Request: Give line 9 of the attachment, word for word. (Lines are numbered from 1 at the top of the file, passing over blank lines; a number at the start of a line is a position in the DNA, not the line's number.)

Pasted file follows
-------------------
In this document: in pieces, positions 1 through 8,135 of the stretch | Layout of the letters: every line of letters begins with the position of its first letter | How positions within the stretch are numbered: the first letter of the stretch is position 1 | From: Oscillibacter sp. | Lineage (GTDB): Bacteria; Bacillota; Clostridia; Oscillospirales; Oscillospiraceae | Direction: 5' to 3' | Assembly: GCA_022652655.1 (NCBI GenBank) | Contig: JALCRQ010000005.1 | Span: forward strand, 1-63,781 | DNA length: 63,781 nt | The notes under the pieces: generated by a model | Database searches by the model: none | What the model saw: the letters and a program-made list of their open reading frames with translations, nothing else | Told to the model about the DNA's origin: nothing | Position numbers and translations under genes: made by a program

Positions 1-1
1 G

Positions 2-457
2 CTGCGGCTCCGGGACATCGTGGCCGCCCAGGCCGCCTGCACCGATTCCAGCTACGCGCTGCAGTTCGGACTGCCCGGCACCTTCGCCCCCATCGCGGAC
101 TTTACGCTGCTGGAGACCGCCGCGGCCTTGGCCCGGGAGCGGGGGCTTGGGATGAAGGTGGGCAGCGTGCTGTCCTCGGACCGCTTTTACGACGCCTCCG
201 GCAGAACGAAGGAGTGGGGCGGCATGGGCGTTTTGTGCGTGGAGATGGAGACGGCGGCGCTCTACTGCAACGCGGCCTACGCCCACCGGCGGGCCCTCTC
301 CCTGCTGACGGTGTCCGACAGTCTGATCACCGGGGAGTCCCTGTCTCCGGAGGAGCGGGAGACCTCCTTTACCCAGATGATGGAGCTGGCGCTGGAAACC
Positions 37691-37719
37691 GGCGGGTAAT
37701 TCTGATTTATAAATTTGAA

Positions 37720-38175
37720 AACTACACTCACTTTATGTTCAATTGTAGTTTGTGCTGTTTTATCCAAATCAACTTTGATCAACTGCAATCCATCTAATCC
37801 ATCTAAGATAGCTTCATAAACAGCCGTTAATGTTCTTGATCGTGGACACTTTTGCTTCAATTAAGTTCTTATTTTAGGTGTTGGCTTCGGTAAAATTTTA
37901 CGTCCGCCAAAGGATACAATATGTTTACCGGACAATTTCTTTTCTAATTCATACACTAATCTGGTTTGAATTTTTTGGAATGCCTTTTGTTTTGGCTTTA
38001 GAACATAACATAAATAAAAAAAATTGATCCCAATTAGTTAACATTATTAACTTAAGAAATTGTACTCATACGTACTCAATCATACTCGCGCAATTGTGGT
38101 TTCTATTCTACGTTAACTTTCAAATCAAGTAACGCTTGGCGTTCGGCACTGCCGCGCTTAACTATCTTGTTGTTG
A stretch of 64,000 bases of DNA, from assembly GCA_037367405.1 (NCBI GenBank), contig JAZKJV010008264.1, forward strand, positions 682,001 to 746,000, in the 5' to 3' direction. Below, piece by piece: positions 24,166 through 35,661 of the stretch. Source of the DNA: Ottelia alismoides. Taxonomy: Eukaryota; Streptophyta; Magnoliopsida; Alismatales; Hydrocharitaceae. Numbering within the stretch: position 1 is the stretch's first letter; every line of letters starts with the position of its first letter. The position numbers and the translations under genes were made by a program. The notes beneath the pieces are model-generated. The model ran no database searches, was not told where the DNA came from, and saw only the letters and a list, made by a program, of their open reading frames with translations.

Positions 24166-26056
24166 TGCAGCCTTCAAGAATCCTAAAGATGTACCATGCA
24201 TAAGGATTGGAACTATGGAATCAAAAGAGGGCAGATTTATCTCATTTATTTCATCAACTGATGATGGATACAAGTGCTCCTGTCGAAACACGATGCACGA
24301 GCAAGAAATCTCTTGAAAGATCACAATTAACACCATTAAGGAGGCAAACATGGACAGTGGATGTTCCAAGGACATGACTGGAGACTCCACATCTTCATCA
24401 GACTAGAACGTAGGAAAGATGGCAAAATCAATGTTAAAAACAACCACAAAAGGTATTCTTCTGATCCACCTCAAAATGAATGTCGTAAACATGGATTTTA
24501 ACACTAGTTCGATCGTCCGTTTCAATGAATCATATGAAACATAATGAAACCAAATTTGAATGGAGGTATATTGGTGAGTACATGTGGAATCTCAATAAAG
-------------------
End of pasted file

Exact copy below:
Positions 37691-37719